19. The system of claim 18, wherein the turbocharger includes a variable geometry mechanism responsive to the output signal to change the turbine outlet temperature, and the controller is further operable to provide the output signal to increase the temperature of the exhaust provided to the emission control device to perform the regeneration operation.
20. The system of claim 14, wherein the turbocharger includes means for varying gas flow therethrough, the varying means being responsive to the output signal to adjust the temperature of the exhaust provided to the emission control device.
Description
BACKGROUND

The present invention relates to operation of an engine including a turbocharger, and more particularly, but not exclusively relates to determining a signal representative of turbine outlet temperature for an engine turbocharger. In one application, this signal may be used to thermally manage operation of an emission control device. Alternatively or additionally, such a signal may be used differently in other applications.

Control systems for internal combustion engines typically include the input of various engine operating parameters. Some desired input parameters cannot be cost-effectively detected using available sensor technology. For example, direct sensing of extreme temperatures can be undesirable. Nonetheless, temperature inputs are of growing importance in regulating various operations of internal combustion engine systems—especially those directed to emissions control. Thus, there is a continuing demand for further contributions in this area of technology.

SUMMARY

One embodiment of the present invention includes a unique technique to determine a control value indicative of temperature at the outlet of a turbine included in a turbocharger. Other embodiments include unique apparatus, devices, systems, and methods to regulate operation of an internal combustion engine. Further embodiments, forms, objects, features, advantages, aspects, and benefits of the present application shall become apparent from the detailed description and drawings included herein.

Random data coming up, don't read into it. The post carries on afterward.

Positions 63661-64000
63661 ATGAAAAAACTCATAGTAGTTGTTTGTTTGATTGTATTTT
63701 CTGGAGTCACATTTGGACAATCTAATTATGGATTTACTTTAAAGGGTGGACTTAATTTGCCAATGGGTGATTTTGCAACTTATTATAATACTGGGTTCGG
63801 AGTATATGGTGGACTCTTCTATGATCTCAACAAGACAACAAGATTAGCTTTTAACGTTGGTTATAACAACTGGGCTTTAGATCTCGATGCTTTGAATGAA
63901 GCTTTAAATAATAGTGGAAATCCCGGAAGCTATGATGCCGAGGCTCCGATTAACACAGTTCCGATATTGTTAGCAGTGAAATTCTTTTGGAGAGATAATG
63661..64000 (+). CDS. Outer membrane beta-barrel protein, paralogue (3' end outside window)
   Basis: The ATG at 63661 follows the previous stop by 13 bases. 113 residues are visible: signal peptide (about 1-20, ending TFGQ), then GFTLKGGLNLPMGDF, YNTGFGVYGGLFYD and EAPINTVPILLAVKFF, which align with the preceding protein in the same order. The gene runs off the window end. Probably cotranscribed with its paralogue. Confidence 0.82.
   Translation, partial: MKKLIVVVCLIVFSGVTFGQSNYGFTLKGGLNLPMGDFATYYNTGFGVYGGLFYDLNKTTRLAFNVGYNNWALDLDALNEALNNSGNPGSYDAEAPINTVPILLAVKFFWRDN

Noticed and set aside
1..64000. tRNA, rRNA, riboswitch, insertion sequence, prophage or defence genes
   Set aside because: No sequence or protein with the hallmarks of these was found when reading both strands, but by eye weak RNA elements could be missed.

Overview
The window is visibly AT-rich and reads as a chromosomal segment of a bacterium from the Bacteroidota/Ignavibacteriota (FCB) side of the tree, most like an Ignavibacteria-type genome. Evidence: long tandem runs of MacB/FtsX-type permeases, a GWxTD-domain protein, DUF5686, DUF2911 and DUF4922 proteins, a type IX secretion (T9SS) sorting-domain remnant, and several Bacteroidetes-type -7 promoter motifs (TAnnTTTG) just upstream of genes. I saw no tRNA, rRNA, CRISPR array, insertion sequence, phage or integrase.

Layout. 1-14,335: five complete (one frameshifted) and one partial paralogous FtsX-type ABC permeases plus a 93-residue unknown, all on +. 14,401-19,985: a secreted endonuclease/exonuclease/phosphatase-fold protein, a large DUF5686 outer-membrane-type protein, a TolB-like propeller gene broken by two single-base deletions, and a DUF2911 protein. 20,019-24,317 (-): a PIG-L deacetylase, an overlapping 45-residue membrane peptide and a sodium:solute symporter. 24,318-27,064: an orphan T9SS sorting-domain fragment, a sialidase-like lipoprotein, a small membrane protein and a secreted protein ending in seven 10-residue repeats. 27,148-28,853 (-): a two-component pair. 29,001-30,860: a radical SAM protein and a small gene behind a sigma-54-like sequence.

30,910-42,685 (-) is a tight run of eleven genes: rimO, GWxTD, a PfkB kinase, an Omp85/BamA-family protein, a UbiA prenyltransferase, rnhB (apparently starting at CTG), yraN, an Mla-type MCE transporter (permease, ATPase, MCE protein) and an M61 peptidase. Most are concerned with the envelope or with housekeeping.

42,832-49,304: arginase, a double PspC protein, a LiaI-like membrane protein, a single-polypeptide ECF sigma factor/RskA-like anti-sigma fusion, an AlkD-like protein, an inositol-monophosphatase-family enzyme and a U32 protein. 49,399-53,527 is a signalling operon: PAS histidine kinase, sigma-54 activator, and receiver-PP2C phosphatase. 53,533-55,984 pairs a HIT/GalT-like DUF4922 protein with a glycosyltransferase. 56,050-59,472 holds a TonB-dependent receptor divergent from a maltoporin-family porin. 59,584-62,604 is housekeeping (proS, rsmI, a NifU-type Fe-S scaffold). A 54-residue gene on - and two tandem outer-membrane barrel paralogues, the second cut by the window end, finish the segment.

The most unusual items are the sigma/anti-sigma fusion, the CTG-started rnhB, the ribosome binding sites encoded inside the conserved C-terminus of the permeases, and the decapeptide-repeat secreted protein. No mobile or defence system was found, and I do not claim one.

BRIEF DESCRIPTION OF THE DRAWING

FIG. 1 is a diagrammatic view of an internal combustion engine system including a turbocharger.

FIG. 2 is a flowchart corresponding to determination of a control value indicative of a temperature associated with the exhaust output of the turbocharger of FIG. 1.

FIGS. 3 and 4 are graphs of experimental results relating to the control value determination of FIG. 2.

FIG. 5 is a flowchart corresponding to one application of the control value determined in accordance with the flowchart of FIG. 2.

DETAILED DESCRIPTION OF SELECTED EMBODIMENTS

While the present invention can take many different forms, for the purpose of promoting an understanding of the principles of the invention, reference will now be made to the embodiments illustrated in the drawings and specific language will be used to describe the same. It will nevertheless be understood that no limitation of the scope of the invention is thereby intended. Any alterations and further modifications of the described embodiments, and any further applications of the principles of the invention as described herein are contemplated as would normally occur to one skilled in the art to which the invention relates.